- Mudd's space helmet was intended to be of Andorian design. It was designed and created by Ray Lai and Mario Moreira, who were inspired by the Orion disguised as an Andorian in "Journey to Babel". They also wanted an "anime" look. (After Trek: "Episode 6")
- For the shipboard party, Gersha Phillips designed multiple outfits, pleased to get the Discovery crew out of uniform for a change. (After Trek: "Episode 6")
- Aaron Harberts stated that part of the motivation of making this episode was financial, stating "In terms of the time loop, we were desperate to save money, I am not going to lie."
- This episode required a lot of filming. As a result, Anthony Rapp commented afterward, "It was a frantic shooting schedule. (After Trek: "Episode 6")
- The party footage in this episode took four days to film. (After Trek: "Episode 6")
- Although the "Andorian" space helmet was extremely hot to wear, Rainn Wilson nonetheless had fun doing so. (After Trek: "Episode 6")
- During filming, Mudd's crystal kept sliding down his wrist, so the production staff used magnets to hold it in place. (After Trek: "Episode 6")
- Many takes of Mudd killing members of the Discovery crew were filmed. In each of those takes, Rainn Wilson had fun addressing members of the cast with nicknames. For example, he referred to Lorca actor Jason Isaacs as "old man", and addressed Saru using a variety of names alluding to tall, lanky people, including Manute Bol and Yao Ming, as well as calling him "Lurch", "Stilts", and "Avatar". The fact that so many takes of Mudd offing Discovery crewmembers were shot gave Wilson lots of opportunities to make up such nicknames. (After Trek: "Episode 6")
- During the breaks from filming, many games of ping-pong were played. Ping-pong players among the shooting company included Rainn Wilson, Jason Isaacs, Tyler actor Shazad Latif, and Director David M. Barrett. "This was an intense episode, and they played a lot," remembered Wilson Cruz. (After Trek: "Episode 6")
- In directing this episode, David M. Barrett became the first director of a prior Star Trek show to work on Discovery, having previously directed the Star Trek: Enterprise episode "Divergence".
Music and sound Edit
- This episode involves the first uses of source music in an installment of Star Trek: Discovery. Songs featured are "We Trying to Stay Alive" by Wyclef Jean (which, as revealed on After Trek: "Episode 6", was suggested by Alex Kurtzman) and "Love and Happiness" by Al Green, both of which are played at the party aboard the ship.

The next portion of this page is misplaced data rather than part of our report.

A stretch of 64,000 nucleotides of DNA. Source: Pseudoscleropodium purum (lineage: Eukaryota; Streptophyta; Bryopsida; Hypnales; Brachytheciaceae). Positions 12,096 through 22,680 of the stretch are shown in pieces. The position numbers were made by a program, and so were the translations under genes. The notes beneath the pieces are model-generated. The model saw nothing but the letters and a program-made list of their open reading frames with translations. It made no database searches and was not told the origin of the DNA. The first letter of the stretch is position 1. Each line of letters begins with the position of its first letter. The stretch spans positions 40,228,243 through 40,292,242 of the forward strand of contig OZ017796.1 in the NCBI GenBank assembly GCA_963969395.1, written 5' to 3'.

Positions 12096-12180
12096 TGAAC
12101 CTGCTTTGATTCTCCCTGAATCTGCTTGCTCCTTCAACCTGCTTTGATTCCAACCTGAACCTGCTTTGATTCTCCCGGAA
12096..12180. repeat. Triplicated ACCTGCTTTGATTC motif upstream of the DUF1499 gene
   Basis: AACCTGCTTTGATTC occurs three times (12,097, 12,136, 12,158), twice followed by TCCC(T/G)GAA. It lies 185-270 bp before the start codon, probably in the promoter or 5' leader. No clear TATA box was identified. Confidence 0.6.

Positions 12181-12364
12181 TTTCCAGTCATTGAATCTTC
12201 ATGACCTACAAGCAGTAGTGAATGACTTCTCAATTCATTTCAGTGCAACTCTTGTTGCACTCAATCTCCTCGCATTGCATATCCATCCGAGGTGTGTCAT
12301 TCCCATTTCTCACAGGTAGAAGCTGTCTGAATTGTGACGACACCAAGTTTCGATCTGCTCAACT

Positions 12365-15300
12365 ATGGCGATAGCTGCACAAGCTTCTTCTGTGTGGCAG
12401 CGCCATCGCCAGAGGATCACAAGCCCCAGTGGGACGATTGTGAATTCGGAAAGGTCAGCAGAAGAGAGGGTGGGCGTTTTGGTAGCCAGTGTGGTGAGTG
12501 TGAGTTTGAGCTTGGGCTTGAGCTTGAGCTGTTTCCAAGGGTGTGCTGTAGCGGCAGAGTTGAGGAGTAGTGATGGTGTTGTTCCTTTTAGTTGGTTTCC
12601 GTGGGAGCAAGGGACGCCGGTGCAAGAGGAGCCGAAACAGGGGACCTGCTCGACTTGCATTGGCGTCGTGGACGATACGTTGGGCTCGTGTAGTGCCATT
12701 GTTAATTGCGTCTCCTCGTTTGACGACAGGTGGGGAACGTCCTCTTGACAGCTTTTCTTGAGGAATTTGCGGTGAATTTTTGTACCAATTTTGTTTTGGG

- The stardates given in this episode (2136.8 to 2137.2) appear to be more chronologically advanced than the first onscreen five-digit stardate seen in a filmed Star Trek episode (1965's "Where No Man Has Gone Before", whose beginning stardate was 1312.4), despite this story taking place nine years prior to the TOS episode. They are also higher in number than the stardate in the following episode, "Si Vis Pacem, Para Bellum", which is set on stardate 1308.9.
- The multicolored holographic display Lorca is studying in the montage at the start of this episode previously appeared in "Lethe" (when Admiral Cornwell arrived on the Discovery) and later reappears in mid-first-season finale "Into the Forest I Go". The latter episode establishes it as a display of parallel universes.
- This is the first episode of Discovery in which no Klingons appear, though they are Mudd's would-be customers.
- As well as featuring in this episode, time loops are depicted in TNG: "Cause and Effect" and ENT: "Future Tense". When he first read the script of this episode, Anthony Rapp was taking a break from binge-watching through the entire run of TNG, and the next episode on his list was "Cause and Effect". Once he watched that installment, he came to the opinion that this one is "a great tribute" to that episode. (After Trek: "Episode 6")